Leave it to J.R. Smith, that shining example of good judgment, to be the one player on this summer’s free-agent market who failed to cash in. Smith declined a $6.4 million player option with the Cavaliers on the presumption that a better, multi-year deal could be found. It wasn’t.
Not even a successful season in Cleveland could reform Smith’s image to the point of making him a coveted player around the league. Smith’s reputation precedes him. There have been enough cautionary tales from those coaches and executives who chose to trust him for many others—including those with cap room and exceptions to spare this summer—to keep cautious.
Smith, then, had no real leverage in negotiating with a Cleveland team keen on controlling salary where it can. The Cavs agreed to the full five-year max with Kevin Love and a four-year, $40 million deal with Iman Shumpert but have otherwise looked to control costs where possible. Mo Williams was signed for just $2.1 million, the value of the bi-annual exception. Matthew Dellavedova returned for the $1.2 million qualifying offer after waiting out the market and finding no better situation. Tristan Thompson, whom LeBron James is very much insistent that the Cavs keep, hasn’t yet been able to use the threat of becoming an unrestricted free agent next summer to get an offer to his liking.
Cleveland is of such quality as a contender that it makes sense to spend for the best roster possible. The distinction is that it would be painful to spend recklessly; should the Cavs agree to a lucrative, long-term deal for Thompson on top of re-signing Smith, they would add more than $30 million in luxury tax payments alone relative to his accepting the qualifying offer. The team’s total salary could conceivably top $110 million. Not only does every dollar count—it counts double and triple and more as the Cavs wade into brackets with more punitive tax rates.
All of which makes the roughly $1.4 million difference between Smith’s declined player option and newly agreed 2015–16 salary a rather big deal. Cleveland was effectively left to negotiate against itself, rewarded for taking a chance on a player most of the league had given up on.
It was Smith and his representatives who elected to turn down that money in the first place, sensing the league-wide spending spree about to come. That money flowed as freely as expected. Smith merely wasn’t a beneficiary, as the sum value of his deal ultimately mirrored those given to New York’s Derrick Williams and Boston’s Jonas Jerebko.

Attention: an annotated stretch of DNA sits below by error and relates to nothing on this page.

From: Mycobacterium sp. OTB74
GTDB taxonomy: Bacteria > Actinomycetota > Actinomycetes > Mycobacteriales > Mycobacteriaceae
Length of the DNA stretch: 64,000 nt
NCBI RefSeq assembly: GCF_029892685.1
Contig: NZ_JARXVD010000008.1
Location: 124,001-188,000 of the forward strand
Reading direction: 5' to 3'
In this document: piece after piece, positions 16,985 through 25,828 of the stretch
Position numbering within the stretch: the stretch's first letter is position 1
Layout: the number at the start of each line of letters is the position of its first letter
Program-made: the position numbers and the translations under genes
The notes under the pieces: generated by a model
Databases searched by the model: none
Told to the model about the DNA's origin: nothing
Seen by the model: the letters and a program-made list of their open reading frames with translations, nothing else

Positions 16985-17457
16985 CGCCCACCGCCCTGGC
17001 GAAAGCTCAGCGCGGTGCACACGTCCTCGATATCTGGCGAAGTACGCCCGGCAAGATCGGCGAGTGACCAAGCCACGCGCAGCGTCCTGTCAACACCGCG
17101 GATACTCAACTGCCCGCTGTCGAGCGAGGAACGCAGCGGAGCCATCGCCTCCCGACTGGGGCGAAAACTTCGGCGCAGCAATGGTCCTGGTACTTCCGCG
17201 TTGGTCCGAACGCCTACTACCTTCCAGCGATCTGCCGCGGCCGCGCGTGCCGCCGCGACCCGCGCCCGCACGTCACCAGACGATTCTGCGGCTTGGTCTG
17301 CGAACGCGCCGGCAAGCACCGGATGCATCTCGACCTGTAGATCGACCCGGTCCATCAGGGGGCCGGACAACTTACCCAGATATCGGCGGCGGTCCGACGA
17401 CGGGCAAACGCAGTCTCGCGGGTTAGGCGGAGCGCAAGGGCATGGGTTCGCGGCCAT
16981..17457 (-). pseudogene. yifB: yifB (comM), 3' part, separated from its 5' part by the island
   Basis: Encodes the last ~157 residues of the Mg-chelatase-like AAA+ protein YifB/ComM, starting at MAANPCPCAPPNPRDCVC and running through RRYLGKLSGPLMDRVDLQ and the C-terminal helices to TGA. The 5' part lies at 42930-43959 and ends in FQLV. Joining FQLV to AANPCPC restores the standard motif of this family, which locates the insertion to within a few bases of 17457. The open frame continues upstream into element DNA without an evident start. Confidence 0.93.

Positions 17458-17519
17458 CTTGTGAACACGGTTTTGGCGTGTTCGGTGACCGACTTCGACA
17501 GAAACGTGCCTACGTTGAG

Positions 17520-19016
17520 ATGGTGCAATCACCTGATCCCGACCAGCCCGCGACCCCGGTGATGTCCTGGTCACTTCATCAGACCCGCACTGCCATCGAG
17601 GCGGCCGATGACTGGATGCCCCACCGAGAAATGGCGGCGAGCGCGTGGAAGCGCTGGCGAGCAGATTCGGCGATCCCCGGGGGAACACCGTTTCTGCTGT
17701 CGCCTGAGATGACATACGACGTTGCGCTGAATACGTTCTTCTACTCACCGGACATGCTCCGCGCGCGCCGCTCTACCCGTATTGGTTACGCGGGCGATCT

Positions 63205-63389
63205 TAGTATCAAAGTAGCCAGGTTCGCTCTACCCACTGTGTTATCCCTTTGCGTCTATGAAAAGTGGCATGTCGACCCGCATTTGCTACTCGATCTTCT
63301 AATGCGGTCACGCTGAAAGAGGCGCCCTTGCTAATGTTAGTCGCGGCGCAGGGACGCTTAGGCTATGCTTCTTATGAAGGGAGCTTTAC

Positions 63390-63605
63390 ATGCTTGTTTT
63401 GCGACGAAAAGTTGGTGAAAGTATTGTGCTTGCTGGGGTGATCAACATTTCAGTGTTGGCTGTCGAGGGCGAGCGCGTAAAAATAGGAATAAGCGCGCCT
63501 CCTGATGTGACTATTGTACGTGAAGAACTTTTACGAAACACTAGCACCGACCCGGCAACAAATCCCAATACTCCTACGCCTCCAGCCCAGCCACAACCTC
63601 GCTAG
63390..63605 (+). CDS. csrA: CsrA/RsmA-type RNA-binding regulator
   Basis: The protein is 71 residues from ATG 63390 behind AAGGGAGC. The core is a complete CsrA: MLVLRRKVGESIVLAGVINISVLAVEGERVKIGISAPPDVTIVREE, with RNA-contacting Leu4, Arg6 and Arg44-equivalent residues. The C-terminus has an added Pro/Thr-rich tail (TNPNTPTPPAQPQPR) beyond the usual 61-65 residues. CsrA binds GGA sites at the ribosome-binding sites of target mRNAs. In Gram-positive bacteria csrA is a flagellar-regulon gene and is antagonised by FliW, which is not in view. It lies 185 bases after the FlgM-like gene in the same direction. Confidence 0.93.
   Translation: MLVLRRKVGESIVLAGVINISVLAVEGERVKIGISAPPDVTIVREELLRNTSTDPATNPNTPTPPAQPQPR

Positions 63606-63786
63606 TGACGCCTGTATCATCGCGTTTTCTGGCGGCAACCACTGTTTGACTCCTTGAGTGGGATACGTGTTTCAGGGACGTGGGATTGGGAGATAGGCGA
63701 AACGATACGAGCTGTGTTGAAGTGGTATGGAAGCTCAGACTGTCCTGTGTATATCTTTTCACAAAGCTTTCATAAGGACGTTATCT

The only thing Smith has working to his advantage is the security of knowing he’ll be a Cavalier through season’s end if he prefers it. Because Smith signed what is technically a one-year contract (the second year of his new contract will be a player option) and would have Bird rights at the end of the season, he must consent to any trade that would include him. That Cleveland re-signed Smith (his total cost after luxury tax will go well into eight figures) indicates some level of commitment. Smith’s ability to veto any trade he would be involved in seals his future for the year, all but ensuring that he’ll be a part of a Cavs run for as long as he’d like.
That might not be worth $1.4 million, though Smith could have the ability to recoup his losses by playing free agency more carefully next summer. A player option will again give Smith a choice: Accept a 2016–17 salary of right around $5 million or jump into the player pool just as the salary cap takes a historic leap. There will be more money next summer than teams know what to do with.
That could be the perfect dynamic for Smith, who will be no team’s first choice, to find a bigger offer. It was clearly worthwhile to the Cavs to bring Smith back for next season at considerable cost. Will the same be true a year from now when Cleveland will be in line to pay the repeater tax and could add even more salary (whether by re-signing Thompson, using the Brendan Haywood trade exception, or through some other means) in the interim?